On May 28th TLC Covenant Manager Torrey and summer intern Karen took a crew of volunteers down to the Atkins Road Covenant, a little gem in the middle of a very busy neighborhood, bordered by residential homes, industrial businesses and the Galloping Goose. However, it only takes a few steps into this little 1.67 ha covenant to observe its diversity. Within this small lot there are three different ecological zones; riparian, Garry oak meadow and mixed woodlands.
First, the group walked along the trail down to Millstream Creek to conduct repeat photography and plant species inventories. The group hunkered down and spent two hours investigating the lush diversity of a riparian area which was only approximately 3 square meters. It’s always exciting when the whole group is really jazzed about identifying all the species present! One species that was encountered was the heart-leaved spring-beauty (Montia cordifolia) along the south side of the stream. This species is often confused with Siberian miner’s-lettuce (Claytonia sibirica) however it has strictly white petals and heart shaped basal leaves and is a lot rarer! What a treat to find it.
The group walked along the stream-side trail and stopped at the second repeat photography point for lunch and another species inventory. It is incredible how the group travelled only 150 meters down stream and experienced a completely different set of plant life. The first stop the group made was beside a portion of the stream where the water was travelling relatively straight, and was shallow with large woody debris. The stream banks were covered in Herb-Robert, ferns and mosses, whereas at the second stop the stream made a 90-degree curve, the water was travelling much slower and was much deeper. At this spot, bulrushes and red alder trees were abundant and fish fry were observed in the stream.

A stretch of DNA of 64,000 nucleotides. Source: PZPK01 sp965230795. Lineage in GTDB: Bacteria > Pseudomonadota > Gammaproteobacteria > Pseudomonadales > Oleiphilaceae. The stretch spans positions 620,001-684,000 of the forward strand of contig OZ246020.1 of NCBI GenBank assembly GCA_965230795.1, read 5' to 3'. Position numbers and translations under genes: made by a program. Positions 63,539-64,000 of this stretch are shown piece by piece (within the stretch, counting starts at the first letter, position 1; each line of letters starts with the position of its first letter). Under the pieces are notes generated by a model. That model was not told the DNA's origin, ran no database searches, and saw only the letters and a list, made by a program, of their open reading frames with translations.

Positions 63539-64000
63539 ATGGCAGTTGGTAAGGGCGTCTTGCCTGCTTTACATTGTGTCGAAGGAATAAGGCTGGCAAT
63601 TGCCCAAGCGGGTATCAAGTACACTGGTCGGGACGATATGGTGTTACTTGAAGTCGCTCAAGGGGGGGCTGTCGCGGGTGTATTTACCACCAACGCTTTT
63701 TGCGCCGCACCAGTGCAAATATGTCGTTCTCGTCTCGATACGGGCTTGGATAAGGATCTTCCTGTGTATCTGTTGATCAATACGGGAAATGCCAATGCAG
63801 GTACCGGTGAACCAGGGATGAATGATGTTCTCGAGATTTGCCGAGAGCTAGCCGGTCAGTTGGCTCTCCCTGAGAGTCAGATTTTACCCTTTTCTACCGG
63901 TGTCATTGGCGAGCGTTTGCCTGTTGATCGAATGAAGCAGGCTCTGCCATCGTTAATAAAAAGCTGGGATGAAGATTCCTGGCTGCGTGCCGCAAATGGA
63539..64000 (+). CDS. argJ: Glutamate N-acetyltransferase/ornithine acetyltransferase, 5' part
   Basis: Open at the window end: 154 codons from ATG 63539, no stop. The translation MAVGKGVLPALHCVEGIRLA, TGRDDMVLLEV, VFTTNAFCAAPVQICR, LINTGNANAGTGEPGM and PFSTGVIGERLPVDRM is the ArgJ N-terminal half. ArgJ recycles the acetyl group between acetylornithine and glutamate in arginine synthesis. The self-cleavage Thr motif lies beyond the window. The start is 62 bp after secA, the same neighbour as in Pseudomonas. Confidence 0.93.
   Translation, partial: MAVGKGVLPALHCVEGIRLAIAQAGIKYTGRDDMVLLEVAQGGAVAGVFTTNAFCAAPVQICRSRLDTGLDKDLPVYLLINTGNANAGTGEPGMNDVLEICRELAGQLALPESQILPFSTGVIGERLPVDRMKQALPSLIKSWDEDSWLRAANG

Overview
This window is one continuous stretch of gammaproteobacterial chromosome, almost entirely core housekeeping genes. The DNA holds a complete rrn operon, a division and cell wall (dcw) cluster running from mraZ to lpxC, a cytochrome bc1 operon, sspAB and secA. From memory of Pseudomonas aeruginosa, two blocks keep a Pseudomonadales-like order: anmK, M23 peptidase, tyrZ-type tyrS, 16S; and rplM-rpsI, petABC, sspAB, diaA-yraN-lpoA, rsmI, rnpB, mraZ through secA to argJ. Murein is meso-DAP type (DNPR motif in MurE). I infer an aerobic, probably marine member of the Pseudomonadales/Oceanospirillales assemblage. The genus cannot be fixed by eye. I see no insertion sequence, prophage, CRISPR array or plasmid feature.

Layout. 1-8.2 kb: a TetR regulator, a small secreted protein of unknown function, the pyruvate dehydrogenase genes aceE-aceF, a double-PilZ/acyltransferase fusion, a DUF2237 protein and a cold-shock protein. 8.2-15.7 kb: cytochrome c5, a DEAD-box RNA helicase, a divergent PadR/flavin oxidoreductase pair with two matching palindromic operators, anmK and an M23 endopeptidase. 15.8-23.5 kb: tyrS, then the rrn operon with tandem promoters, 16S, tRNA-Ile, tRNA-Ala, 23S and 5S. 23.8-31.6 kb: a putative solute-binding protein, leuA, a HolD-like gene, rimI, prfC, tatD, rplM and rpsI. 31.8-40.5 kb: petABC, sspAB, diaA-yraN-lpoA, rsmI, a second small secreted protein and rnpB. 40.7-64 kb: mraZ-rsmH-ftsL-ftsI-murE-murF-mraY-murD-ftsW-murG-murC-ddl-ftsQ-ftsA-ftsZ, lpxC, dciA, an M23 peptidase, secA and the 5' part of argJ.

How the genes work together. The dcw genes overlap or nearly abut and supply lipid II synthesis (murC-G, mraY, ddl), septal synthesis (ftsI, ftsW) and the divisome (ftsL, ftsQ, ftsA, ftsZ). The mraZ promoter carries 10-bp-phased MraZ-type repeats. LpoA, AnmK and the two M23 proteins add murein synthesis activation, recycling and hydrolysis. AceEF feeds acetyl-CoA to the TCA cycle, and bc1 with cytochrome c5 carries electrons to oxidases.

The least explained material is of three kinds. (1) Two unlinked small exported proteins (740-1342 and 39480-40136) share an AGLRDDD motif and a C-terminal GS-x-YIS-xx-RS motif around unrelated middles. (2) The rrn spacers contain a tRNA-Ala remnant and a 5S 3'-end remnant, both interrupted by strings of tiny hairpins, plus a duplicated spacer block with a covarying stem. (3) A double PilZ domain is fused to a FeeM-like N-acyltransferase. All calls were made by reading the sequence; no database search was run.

The final stop was over the hill and through the meadow, but it’s never so simple. Along this trek Torrey found a western-bumble bee digging ferociously into the trail. Upon further observation we concluded this was a queen bee and it was digging into a rotting log just beneath the path. Western bumblebees live in or near Garry oak meadows and thus are becoming rare species due to habitat loss. They also have a short breeding and feeding season. Soon after the spring the queen looks for suitable hibernation in old rotting wood. Watching this bee dig through tough soil and wood was quite the sight!
Atop the hill the towering Garry oaks presented shady spots to conduct our last repeat photography stop for the day. This area was the site of the work party which last fall TLC and the Greater Victoria Green Team removed invasive St. Johns Wort. Other than a few returning plants, it was obvious the space made allowed for native plants to grow again.
You can help support the protection and monitoring of the Atkins Road Covenant by donating to TLC’s Covenant Program. In celebration of TLC’s 20th year of conservation, Board Chair Frances Sloan Sainas is matching gifts towards the program up to $20,000. Donate online today!